…this particular incidence is an eye opener to those who are out to fortell that one party democracy is on its way back to India. It breaks the myth that with main and bigger oppositions debilitated and beleaguered, the ruling party can dictate terms to smaller players who have nowhere to go except continuing to support it…
It’s an incident unique at least in recent political history, a government waiting to be installed more than ten days after a coalition has clearly won the elections and been invited to form the next government. So when Maharashtra Governor SC Jamir asked chief minister designate Ashok Chavan to respect public mandate, the fact that the Congress-NCP combine has hitherto treated their vested political interest over people’s mandate got an official confirmation. In the history of coalition government in India, this official confirmation of parties keeping their own interest above everything is unique, too. Look at the turn of events: Governor informed of his warning to Congress-NCP leaders when representatives of BJP-Shiva alliance called on him to ask for president’s rule in case government is not installed in next 24 fours and Chavan instantly pledged that within 48 hours, next government would be in place in the state. Why did Congress and NCP’s inability to agree on a power sharing formula prompt a gubernatorial warning? Couldn’t it be settled earlier? This particular incidence is an eye opener to those who are, like our family soothsayers, out to tell the country that one party democracy is on its way back to India. It breaks the myth that with main and bigger oppositions debilitated and beleaguered, the ruling party can dictate terms to smaller players who have nowhere to go except continuing to support it.
While Congress party has been unable to strike a power sharing deal with NCP in Maharashtra and has appeared to as power hungry as NCP, the reports that Karnataka unit of the party aspires to improve its image by attending to flood victims at a time when BJP is busy power-struggling and win back a place for it among people which it lost in last elections seem quite unfitting. How ridiculous it is? At the same time, a party can disrespect people’s mandate in a state due to its failure to get the share of power it covets and in another it is considering image building measures – in the name of flood relief – to win people. What can these opposing overtures be expected to mean? What’s more surprising is that Congress party’s failure to persuade NCP to agree on its demands and very thin possibility of snatching power from factionalized Karnataka BJP with the support of a breakaway faction – if it breaks – of BJP and others suggest that Congress has headed directionlessly in both instances, with no solid plan and clear foresight.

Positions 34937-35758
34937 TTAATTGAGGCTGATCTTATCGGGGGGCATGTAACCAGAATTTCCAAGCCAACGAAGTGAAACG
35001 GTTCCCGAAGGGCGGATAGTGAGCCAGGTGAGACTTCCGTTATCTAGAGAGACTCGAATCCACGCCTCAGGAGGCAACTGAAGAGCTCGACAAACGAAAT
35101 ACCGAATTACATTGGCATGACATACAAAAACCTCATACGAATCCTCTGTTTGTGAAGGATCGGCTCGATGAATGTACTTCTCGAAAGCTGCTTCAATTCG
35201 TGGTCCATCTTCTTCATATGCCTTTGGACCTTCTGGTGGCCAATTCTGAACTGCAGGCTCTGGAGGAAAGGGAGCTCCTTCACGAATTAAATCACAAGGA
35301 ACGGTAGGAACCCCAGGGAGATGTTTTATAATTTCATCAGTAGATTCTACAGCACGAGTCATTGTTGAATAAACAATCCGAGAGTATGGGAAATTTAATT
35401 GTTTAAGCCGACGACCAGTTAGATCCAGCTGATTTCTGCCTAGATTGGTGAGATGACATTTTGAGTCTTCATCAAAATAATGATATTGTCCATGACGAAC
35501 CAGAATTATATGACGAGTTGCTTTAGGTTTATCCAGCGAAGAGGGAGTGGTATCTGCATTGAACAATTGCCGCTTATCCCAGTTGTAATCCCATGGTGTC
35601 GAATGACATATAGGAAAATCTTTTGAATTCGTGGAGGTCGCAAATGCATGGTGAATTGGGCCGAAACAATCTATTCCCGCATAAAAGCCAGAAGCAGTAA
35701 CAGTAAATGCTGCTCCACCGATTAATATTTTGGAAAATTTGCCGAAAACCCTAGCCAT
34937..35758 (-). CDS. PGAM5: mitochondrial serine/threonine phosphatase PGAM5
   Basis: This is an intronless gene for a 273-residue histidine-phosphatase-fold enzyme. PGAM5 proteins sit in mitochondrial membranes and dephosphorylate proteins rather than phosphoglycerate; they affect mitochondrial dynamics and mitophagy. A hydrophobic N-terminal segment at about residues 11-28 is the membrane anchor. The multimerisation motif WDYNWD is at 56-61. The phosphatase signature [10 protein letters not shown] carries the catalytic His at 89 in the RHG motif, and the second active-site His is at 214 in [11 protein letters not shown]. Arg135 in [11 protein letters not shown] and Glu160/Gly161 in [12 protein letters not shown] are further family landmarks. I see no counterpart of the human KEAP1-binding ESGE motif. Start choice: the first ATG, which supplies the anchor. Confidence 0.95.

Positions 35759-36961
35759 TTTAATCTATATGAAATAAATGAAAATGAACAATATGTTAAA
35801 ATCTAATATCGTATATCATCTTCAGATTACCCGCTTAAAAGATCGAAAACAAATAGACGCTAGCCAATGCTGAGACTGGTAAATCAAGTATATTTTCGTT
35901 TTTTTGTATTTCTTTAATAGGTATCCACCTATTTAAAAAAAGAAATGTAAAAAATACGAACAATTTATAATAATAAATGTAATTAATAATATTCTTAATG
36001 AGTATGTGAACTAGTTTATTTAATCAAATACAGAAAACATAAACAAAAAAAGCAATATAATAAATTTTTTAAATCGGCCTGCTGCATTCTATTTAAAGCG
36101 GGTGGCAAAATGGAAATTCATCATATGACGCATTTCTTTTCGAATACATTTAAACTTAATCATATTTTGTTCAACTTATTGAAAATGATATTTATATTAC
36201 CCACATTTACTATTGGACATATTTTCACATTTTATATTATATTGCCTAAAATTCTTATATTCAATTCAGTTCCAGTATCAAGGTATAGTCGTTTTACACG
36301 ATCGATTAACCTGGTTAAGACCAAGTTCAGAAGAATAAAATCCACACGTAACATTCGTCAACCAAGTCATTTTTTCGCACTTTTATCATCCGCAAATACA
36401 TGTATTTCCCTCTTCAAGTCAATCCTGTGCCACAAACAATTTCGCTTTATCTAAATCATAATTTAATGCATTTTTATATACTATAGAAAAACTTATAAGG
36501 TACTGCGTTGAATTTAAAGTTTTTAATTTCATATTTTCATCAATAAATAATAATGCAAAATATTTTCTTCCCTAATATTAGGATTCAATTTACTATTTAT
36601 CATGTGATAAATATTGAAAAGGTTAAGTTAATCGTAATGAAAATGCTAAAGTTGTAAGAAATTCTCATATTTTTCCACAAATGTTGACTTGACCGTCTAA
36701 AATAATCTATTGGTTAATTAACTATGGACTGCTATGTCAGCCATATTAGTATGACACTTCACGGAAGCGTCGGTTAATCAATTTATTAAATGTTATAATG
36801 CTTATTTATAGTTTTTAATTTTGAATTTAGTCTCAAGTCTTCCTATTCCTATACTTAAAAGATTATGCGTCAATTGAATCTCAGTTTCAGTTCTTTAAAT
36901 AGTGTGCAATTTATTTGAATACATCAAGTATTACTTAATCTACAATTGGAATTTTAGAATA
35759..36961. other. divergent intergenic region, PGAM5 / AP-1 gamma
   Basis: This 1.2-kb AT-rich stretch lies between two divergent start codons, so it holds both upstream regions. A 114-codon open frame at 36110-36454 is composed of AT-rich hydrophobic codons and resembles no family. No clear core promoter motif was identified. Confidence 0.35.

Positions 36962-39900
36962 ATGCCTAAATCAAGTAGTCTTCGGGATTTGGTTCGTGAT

Coming back to one-party democracy, the most recent political developments in the country – a single national party getting people’s explicit mandate, opposition disintegrating, regional players finding it hard to retain their base – have brought to the fore an unattended fact that losses of many are not absolute gain of one. While many national and regional players have weakened in their influence, the winning national party is far from being in a position to form a government on its own in a foreseeable future. So, any ego, any attempt, any campaign of return of one party rule or that of one-party democracy is a reverie. In fact, India is currently standing at a very crucial political intersection, one way of which can be a path for losers to strike back and other for ruling party to strengthen its grip. What’s wrong at the moment is that both losers and gainers are in a race to commit more mistakes than other, making the utility of both paths a joke. With everybody acting identically, a big change on country’s political scene is less predictable than return of old coalition culture.